Lease Line Popular With Banks Was Actually Owned by Bank
One of last week’s Iran delusions centered on the claims of a security researcher that a document of Iranian government-approved X.25 leased lines included lines allocated to a terrorist organization called Ansar al-Mujahideen.
X.25 lines are a common form of packet-switching communication, once popular with banks and cash machines but now mostly considered obsolete in the US. In Iran, they remain in use for several industries which have not moved to TCP/IP communication. Like banks.
Terrorists, not so much. It turns out that the hysteria was entirely the result of a mistranslation and the leased line actually belonged not to Ansar al-Mujahideen, but Ansar al-Mojadhedin, an Iranian bank.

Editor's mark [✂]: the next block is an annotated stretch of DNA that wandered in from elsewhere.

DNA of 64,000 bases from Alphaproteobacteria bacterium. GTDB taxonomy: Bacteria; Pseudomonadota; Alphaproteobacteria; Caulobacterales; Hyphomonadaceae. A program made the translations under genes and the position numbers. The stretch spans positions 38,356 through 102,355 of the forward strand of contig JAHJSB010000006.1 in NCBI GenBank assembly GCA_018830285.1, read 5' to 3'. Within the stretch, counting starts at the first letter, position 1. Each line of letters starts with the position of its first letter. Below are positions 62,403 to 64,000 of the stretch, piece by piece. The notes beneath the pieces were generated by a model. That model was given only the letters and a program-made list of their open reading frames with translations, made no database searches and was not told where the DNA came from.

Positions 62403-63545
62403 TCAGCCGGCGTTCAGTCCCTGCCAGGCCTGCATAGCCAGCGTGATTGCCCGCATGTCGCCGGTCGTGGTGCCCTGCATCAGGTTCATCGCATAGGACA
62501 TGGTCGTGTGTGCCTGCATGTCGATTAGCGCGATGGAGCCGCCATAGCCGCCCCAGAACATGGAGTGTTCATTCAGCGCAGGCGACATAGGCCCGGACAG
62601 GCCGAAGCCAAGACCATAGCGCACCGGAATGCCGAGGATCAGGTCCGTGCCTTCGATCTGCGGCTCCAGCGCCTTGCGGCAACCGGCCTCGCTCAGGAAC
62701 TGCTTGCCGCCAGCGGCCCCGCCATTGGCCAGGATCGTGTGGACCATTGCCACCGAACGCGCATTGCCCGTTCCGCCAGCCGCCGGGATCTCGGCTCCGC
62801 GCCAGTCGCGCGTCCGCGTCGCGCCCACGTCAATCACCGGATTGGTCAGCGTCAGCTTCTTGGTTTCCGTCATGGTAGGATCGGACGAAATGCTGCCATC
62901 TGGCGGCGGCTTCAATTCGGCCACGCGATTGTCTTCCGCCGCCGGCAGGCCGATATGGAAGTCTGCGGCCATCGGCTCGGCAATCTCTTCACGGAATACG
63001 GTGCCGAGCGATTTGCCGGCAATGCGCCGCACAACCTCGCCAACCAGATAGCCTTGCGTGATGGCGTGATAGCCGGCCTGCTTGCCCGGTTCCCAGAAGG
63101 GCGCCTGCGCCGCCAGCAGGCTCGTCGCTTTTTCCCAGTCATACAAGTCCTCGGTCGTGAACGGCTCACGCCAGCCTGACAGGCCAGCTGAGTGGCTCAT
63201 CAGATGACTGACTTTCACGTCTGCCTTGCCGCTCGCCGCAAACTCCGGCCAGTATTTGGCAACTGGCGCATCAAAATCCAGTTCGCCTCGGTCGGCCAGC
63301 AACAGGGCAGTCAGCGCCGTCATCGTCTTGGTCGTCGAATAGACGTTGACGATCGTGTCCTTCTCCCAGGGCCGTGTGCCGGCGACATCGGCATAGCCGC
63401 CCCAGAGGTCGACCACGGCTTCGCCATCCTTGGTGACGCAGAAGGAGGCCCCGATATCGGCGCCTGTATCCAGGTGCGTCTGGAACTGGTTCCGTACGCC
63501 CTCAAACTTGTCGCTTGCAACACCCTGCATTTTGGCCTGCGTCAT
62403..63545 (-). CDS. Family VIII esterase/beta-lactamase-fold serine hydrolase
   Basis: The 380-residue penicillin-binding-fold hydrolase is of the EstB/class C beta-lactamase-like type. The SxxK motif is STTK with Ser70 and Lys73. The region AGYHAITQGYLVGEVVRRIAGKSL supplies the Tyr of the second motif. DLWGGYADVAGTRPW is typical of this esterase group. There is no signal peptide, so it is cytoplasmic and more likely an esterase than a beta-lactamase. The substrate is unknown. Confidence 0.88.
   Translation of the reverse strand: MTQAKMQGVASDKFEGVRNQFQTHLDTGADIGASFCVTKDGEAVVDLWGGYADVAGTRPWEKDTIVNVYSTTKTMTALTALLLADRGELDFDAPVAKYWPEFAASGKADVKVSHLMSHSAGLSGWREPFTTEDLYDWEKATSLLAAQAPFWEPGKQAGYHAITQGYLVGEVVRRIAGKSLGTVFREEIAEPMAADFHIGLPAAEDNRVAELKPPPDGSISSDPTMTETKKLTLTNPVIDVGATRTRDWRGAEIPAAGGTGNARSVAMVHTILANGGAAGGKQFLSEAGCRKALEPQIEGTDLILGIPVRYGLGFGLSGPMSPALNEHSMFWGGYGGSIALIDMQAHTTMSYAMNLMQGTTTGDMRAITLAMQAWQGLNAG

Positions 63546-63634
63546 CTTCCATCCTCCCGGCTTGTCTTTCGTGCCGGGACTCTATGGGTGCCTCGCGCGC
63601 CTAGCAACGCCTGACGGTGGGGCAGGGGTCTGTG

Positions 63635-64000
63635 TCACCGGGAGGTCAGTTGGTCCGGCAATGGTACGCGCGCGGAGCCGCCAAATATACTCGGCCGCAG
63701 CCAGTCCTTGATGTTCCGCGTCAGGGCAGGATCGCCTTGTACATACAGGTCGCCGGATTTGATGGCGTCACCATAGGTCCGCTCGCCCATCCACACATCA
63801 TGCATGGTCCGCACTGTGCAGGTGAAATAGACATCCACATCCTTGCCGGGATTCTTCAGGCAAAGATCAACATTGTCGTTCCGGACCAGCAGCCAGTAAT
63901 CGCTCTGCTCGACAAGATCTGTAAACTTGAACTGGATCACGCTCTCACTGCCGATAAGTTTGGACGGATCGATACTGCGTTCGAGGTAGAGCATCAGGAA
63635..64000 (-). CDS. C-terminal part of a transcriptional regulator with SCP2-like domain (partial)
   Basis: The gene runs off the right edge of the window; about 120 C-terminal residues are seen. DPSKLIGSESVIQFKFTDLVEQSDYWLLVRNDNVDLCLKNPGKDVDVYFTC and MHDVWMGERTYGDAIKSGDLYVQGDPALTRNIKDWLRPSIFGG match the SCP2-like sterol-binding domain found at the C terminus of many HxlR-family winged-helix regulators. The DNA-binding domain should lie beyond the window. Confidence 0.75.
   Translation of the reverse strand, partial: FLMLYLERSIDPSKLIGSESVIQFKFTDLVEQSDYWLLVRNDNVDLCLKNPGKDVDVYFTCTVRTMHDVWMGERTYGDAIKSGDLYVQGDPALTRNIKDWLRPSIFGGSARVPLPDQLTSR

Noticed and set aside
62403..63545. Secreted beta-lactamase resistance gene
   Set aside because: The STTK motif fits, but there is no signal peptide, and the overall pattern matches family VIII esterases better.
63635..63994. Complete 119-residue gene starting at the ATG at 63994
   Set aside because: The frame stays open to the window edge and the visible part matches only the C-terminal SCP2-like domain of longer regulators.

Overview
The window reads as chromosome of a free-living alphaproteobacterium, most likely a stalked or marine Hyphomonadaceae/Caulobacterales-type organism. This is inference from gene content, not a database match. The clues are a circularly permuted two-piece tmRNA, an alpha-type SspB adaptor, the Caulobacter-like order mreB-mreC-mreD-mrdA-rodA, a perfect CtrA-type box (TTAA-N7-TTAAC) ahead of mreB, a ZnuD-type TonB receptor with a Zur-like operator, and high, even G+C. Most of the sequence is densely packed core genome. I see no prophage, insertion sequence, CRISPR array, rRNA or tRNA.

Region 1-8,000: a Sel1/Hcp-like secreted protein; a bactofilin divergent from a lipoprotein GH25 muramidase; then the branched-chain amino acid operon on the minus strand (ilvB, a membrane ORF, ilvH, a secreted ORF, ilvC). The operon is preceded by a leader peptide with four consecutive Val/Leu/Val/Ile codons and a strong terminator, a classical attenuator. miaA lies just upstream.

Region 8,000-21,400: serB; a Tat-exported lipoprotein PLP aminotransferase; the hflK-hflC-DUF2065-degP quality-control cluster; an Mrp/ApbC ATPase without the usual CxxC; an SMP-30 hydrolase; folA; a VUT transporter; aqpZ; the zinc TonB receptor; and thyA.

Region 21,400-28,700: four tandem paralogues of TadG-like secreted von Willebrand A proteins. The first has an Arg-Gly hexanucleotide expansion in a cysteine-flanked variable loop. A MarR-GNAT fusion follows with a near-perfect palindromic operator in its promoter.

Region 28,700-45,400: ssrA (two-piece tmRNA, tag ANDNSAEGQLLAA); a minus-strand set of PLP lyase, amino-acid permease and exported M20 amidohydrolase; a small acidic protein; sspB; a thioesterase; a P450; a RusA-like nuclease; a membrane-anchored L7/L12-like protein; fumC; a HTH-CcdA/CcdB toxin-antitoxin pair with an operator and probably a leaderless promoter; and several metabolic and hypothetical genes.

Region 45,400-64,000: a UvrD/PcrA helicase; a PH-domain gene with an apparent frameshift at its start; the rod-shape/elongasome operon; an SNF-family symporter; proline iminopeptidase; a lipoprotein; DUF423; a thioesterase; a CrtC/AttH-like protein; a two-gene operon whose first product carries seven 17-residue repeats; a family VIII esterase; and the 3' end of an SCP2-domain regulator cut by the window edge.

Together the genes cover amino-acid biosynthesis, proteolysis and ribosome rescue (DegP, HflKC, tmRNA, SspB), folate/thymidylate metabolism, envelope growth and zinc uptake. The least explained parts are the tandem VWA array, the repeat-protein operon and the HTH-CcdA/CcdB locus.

The bank, which has since changed its name to Bank of Ansar, was founded in 1987 and has over 600 branches inside Iran. It was initially a credit union and is now a bank, but was never a terrorist organization.
Last 5 posts by Jason Ditz
- FBI Steered Itself Toward Blaming North Korea for Sony Hack - December 21st, 2014
- New York Police Declare Their Own Safety 'Top Priority' - December 21st, 2014
- Obama: Sony Attack 'Not an Act of War' - December 21st, 2014
- Obama Signs Bill That Forbids Closing Gitmo, Insists He Will Ignore Provision - December 21st, 2014
- 20 ISIS Fighters Killed in Latest Failed Attack on East Syria Airbase - December 21st, 2014